The British army is finding it increasingly difficult to recruit reservists. It is true that the Iraqi and Afghan fiasco in which the army of his majesty is mired alongside his American ally is enough to cool the enthusiasm. Also, like other recruiting services, the British Army has used a virtual reality simulation to convince the youngest of the "fun" aspect of being a reservist soldier..
Despite investments of several million pounds, the British Army is struggling to recruit new soldiers and reservists. Commanders blaming both computer problems and especially the very bad image given by the interminable and murderous campaigns of Afghanistan and Iraq. Also, in order to make wearing a uniform more fun and attractive, the British Army came up with the idea of offering virtual reality experiences to potential recruits to make them decide to sign.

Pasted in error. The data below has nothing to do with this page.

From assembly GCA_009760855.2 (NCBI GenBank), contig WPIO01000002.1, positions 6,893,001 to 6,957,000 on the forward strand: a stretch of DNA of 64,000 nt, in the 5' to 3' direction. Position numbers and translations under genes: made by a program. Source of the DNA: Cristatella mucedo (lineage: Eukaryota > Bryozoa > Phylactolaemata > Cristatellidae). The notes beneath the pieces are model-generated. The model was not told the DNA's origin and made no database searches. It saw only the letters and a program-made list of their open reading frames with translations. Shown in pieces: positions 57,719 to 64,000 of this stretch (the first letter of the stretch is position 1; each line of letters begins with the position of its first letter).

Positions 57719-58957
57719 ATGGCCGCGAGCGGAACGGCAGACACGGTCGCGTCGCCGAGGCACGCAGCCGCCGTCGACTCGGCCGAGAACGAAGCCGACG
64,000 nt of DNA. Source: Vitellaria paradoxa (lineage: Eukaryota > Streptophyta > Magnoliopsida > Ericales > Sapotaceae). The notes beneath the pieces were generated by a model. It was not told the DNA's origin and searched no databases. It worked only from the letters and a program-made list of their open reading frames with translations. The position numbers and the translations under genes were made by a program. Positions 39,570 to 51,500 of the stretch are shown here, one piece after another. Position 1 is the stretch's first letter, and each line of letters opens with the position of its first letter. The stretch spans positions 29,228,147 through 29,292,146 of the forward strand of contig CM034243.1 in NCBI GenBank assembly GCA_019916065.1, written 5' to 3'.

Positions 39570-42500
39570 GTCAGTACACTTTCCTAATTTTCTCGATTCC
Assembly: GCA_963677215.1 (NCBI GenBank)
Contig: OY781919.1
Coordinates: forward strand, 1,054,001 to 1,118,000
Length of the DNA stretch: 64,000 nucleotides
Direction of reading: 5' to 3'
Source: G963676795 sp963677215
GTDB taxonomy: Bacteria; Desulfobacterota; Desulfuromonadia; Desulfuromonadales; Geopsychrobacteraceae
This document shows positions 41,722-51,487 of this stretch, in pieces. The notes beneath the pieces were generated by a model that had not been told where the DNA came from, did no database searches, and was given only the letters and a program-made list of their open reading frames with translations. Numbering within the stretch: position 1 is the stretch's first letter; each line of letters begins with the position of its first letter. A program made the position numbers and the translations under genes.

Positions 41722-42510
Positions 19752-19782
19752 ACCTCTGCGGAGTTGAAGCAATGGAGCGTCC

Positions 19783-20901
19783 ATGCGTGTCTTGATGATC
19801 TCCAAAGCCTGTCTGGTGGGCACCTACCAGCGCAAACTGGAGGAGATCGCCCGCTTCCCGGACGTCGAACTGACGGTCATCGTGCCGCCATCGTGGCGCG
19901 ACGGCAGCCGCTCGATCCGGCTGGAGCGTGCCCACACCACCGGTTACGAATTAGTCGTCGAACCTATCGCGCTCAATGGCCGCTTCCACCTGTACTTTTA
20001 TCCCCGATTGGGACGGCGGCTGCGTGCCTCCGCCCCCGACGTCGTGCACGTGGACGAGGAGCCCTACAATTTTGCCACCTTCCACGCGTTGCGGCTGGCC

His majesty's army called on the company "Visualize" to create 4 fun virtual reality experiences to change the opinion of potential recruits and make them want to join the army. The possible candidates can thus immerse themselves in diverse and varied scenarios. Among the VR experiences offered, it is thus possible to pilot a tank in the beautiful British Salisbury Plain, climb the Welsh mountain of Grib Goch, parachute or even participate in a combat exercise on Salisbury Plain.
These experiences taking place in magnificent settings and deliberately very far from the Afghan or Iraqi battlefields are a real success for the British army.. Indeed, despite experiences that are certainly far removed from what future recruits will experience on a daily basis, many young people have let themselves be tempted. After having carried out several demonstrations in various localities of the country, the British Army saw the number of people enlisted increase spectacularly. In the space of a few months, 66% of new recruits signed up thanks to the virtual reality campaign.
Defending himself of deception about the daily lives of soldiers serving in the military, Brig Nick Orr, the chief of communications of the army, said without shame that the campaign was intended to improve public understanding of what the army " ».